This is zoomed in view of the hill in Rancho San Vicente. McKean Road is at the bottom. The Almaden-Calero Canal cuts along the base of the hill. Note how heavily forested the left side of the hill is. The antenna can be seen on top of the hill. Behind it is the Bald Peaks ridge that runs from Calero County Park to Rancho Canada Del Oro Open Space Preserve and rises to over 1800 feet.
View of Rancho San Vicente from Calero County Park
This picture was taken from the Javelina Loop Trail in Calero County Park on 2/17/08. The Calero Dam is on the right. Rising behind it to the left is the big hill in Rancho San Vicente.
View of Rancho San Vicente from Almaden Quicksilver County Park
This is a view from the Mine Hill Trail in Almaden Quicksilver County Park, taken on 3/9/09. The whole hill rising to the right is the antenna-topped hill in Rancho San Vicente.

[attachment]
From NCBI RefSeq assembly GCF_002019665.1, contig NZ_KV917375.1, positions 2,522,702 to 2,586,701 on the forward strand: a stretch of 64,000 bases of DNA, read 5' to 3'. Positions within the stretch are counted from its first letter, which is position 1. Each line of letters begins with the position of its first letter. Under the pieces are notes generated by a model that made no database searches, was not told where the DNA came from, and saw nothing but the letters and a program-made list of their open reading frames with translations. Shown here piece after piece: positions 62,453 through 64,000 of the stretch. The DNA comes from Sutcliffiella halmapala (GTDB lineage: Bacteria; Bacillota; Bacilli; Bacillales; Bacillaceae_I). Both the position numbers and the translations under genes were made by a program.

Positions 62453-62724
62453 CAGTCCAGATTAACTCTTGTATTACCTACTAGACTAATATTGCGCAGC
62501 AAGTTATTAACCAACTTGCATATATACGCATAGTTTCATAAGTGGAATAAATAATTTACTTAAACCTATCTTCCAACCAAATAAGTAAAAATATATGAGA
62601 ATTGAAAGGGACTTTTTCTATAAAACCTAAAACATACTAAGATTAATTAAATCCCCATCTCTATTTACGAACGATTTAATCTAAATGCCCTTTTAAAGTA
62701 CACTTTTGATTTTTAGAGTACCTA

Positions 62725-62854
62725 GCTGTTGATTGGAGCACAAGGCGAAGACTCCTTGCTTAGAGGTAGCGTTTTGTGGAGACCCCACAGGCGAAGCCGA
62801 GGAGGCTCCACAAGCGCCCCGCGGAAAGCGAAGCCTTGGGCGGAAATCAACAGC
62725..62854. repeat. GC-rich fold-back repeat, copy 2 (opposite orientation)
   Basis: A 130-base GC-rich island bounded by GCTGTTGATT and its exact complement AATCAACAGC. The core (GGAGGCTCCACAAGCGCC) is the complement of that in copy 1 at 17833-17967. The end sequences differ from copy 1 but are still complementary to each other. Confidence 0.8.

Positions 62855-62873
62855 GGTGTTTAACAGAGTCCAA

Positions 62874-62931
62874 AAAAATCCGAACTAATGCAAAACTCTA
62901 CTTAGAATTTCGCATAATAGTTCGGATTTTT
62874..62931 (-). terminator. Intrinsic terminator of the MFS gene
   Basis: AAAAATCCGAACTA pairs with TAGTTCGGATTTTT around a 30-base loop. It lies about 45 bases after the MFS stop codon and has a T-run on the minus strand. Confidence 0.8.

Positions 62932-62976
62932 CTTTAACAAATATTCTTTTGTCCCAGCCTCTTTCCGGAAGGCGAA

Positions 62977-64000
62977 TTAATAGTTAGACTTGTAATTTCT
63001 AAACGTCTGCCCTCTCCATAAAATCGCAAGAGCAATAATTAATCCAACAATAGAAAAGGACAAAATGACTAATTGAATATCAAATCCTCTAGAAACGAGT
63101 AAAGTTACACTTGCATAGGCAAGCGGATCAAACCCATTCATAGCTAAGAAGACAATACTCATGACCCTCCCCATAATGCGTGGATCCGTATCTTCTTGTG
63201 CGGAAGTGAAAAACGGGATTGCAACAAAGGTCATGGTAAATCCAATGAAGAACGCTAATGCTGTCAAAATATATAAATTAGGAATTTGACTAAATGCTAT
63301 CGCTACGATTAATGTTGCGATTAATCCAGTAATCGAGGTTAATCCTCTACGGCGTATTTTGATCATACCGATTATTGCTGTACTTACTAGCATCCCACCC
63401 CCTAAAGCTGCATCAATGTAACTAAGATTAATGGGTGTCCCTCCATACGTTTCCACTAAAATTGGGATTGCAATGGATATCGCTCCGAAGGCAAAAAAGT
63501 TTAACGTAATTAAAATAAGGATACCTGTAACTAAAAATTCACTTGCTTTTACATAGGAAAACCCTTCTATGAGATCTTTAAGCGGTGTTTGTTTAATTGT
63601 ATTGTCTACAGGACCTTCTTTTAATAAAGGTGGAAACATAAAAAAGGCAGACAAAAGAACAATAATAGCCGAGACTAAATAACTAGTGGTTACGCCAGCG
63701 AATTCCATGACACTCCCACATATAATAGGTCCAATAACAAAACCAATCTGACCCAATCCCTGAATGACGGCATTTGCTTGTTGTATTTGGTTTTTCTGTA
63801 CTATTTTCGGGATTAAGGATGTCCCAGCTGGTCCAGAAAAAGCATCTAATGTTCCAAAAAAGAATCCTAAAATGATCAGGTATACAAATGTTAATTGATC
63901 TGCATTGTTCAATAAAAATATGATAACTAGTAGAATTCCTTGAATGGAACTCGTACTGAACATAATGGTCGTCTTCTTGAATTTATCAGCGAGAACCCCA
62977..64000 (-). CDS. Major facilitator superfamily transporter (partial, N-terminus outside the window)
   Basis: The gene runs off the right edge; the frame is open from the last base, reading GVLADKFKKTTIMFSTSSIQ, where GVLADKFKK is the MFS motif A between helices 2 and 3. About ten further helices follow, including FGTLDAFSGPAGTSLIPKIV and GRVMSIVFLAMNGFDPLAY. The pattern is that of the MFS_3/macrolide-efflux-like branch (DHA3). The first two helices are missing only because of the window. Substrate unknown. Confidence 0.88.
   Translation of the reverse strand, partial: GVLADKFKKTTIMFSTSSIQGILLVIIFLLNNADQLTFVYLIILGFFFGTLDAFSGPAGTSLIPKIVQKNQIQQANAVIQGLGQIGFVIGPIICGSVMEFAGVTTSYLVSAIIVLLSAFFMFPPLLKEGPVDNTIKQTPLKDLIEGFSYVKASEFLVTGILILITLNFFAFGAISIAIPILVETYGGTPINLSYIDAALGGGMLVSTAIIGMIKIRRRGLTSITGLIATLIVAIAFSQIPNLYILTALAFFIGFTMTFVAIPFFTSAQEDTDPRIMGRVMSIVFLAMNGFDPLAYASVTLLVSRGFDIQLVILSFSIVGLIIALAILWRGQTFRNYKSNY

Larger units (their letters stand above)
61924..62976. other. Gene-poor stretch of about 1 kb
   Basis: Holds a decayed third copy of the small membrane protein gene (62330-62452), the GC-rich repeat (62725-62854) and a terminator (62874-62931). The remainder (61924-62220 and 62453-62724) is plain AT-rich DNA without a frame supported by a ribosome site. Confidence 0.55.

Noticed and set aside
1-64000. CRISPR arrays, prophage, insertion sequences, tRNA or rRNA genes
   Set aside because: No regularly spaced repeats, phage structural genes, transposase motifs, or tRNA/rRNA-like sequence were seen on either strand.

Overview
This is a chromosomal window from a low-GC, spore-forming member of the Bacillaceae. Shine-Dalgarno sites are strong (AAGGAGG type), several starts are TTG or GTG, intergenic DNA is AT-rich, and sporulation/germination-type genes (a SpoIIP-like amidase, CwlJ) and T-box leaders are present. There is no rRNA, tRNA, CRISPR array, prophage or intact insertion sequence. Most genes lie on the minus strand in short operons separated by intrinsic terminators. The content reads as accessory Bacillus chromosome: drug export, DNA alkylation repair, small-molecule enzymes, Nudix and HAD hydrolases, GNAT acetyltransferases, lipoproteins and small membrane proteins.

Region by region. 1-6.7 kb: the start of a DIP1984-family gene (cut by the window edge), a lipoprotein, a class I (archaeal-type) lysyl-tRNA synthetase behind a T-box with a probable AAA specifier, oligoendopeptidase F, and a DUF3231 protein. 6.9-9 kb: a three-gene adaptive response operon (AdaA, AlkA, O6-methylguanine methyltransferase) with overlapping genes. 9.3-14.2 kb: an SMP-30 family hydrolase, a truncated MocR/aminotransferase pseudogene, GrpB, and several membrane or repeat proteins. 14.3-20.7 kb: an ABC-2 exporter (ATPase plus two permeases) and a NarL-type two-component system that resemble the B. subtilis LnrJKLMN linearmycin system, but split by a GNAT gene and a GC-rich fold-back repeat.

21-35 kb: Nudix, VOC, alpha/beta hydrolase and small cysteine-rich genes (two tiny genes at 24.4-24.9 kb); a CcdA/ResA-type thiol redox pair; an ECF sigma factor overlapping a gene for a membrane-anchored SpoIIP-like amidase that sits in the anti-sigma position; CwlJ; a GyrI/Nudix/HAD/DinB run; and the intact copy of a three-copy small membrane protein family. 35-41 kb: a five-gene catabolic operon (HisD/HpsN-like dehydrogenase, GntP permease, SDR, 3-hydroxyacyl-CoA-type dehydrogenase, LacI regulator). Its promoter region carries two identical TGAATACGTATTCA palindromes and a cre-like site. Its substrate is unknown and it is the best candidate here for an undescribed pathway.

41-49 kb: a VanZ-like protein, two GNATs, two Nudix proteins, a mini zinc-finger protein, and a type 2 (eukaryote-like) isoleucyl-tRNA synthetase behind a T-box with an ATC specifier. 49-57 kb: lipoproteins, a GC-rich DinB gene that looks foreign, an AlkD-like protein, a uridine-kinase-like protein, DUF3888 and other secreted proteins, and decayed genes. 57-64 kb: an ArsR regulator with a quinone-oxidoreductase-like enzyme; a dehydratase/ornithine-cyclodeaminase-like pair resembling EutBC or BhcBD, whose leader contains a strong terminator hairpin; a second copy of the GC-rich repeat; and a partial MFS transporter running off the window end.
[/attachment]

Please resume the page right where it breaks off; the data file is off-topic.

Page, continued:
Rancho San Vicente is a key piece in connecting islands of protected parklands and preserves into a continuous belt. The following parks and preserves are either contiguous or very close to each other:
Update 3/3/10: Rancho San Vicente was purchased by Santa Clara County for $16 million. The Board of Supervisors authorized the parks dept. to proceed with the purchase on 8/11/09. The money came from the County Park's Charter Fund. It is now a County Park, but it is not yet open to the public on a daily basis. There will be guided tours of the park by the County Parks Dept. and by POST in 2010. Check their websites for more information.
Created by Ronald Horii, 6/16/09, 11/19/09, 3/3/10